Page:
Fig. 2 illustrates an expedient for increasing the attenuation suffered by the transverse electric oscillations. As shown in that figure, the metallic end surface (iii of the piston Il which may consist of a thin copper valuminum or silver plate is cut through along radial lines as indicated at'3l, 32, 33 and 34. Consequently, electric vectors of Vtransverse electric oscillations in the region of the nodal plane tend to set up potential differences between the opposite margins of the slots 3l, 32, etc. with a resulting tendency for leakage of the transverse electric eld into the dielectric disc 35 which constitutes the main centralportion of the movable piston i1. The dielectric substance serves to substantially attenuate the transverse electric field. It also serves as the structural support for the electrically conductive surface 3i). Under conditions of heat and moisture there may be a tendency for the piston I1 to be warped. Any such effect which disarranges the nice parallelism which should obtain between the conductive end surfaces 30, 30' may seriously distort and reduce the desired oscillation viield within'the intervening space. In order to prevent such warping or distorting the piston Il is provided with a back metallic plate 3l which. tends both to stiifen the piston Il as a whole and prevent warping and also serves to preclude entrance of moisture into the piston structure with its consequent inimical effects. It will therefore be apparent that the sandwich construction of the piston Il permits advantage to be taken of the lower mass which a dielectric structure may possess, of the energy-dissipating characteristic of the dielectric for the transverse electric eld to which it is subjected through the slots 3| to 3d, and the increased rigidity which the composite structure possesses. l

If desired, the lower end 33 of the resonance chamber Vlil may be slotted radially in a manner entirely analogous to the lower conducting surface 3o of the piston Il.

The radial cuts in the conducting surface of the end plates have maximum effectiveness in suppression of such transverse electric oscillation modes as TE 1 1 n, TE 1 2 n, TE 1 a n when the radial cut is directly over a couplingr loop. For other positions of the slots the effectiveness for each mode family will diminish to a minimum when the coupling loops are positioned halfway between the adjacent slots.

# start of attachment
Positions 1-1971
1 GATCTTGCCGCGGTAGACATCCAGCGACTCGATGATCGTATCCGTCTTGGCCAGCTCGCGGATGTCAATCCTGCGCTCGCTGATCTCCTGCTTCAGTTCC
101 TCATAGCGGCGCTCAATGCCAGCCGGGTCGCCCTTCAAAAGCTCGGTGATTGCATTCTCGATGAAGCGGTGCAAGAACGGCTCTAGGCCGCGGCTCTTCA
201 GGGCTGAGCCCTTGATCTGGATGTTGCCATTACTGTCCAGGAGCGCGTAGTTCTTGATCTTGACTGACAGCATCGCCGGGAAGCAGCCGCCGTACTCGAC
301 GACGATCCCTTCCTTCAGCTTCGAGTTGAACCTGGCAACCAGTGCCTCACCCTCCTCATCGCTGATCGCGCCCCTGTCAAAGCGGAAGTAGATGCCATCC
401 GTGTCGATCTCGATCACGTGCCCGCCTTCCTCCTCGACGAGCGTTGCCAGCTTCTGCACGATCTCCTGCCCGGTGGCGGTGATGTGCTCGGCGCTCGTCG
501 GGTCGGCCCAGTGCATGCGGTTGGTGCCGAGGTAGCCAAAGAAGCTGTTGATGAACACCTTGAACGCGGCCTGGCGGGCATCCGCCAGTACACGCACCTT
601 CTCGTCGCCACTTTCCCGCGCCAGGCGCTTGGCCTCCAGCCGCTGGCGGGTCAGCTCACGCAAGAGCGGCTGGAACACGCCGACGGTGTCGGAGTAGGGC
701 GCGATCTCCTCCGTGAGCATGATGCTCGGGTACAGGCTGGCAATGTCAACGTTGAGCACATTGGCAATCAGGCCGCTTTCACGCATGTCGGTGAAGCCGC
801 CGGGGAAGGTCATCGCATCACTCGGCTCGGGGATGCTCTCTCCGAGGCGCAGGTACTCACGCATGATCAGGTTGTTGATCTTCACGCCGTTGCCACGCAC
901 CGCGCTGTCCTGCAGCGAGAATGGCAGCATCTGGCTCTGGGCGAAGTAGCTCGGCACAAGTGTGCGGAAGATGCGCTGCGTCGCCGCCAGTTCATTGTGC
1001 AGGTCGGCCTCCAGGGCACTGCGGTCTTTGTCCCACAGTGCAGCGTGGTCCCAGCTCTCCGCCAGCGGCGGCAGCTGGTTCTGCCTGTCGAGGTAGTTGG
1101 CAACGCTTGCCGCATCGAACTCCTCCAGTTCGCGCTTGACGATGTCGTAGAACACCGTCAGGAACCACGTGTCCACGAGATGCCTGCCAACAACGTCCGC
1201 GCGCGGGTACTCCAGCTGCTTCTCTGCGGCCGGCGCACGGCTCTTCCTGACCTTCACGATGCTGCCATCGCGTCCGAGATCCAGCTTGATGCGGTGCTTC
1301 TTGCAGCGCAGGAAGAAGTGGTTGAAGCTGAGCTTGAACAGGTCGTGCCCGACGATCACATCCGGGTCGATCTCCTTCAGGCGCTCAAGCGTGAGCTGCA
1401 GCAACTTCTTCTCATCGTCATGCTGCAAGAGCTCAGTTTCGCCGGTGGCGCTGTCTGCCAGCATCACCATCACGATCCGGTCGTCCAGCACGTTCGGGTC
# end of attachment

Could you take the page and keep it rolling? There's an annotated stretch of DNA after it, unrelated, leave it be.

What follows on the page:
The particular dielectric material to be used in the piston may depend upon such considerations as mass, freedom from moisture, and cost of manufacture. Among materials which may be used for this purpose are discs of wood and phenol bre. Conducting faces 30 utilize any highly electrically conductive material in the form of a thin plate or of an electrodeposition or coating. rEhe inner surface of the cylindrical wall of the resonator iii may be made highly electrically conductive in the same manner. it is preferable, however, that the metallic back plate 3l have sumcient thickness to impart the necessary rigidity to the piston structure as a whole in order .to preclude buckling or warping.

Figs. 3 and 4 disclose a modification of the structure of Figs. l and 2 in which the tuning piston except for the radial slots in the end surfaces and the speciiic form of coupler used may be identical with that of Fig. l. In this embodiment the integral lower end 49 of the cylinder 4| which serves as the lower electrical boundary of the resonant chamber has an upper surface made highly conductive by a plating or deposition of silver, copper or other good conducting material. As is indicated in Figs. 3 and 4 the end i0 is slotted entirely through in radial directions as .at 42, 13, E4, ll, l5 and 41. The lower conducting surface 36 of the piston 39 may be slotted in an analogous manner.

This structure presents little dissipation to modes of oscillation in which the electric vectors are entirely radial but acts to selectively suppress all modes of the TEU type and other T'l .modes which have electric vectors which must pass transversely to a radial slot of the end plate til or an aligned longitudinal slot 4B of the cyiindrical wall of cylinder 4i. The structure of Figs. 3 and 4 could support oscillations of 'IEa mode as, for example, 'IEa 3 12 and of TMs mode as, for example, TM3 312. Which of the two is selected largely may be determined by the nature and positioning of the coupling element. For example, with probe couplers such as 49 and 5i) positionally aligned with radial slots 46 and d3 and longitudinal slots dii and El and extending longitudinally into the i-leld the system may be excited in TMs mode of oscillations one of the couplers '49, 5i! serving as input and the other as output transducer. |The structure of Figs.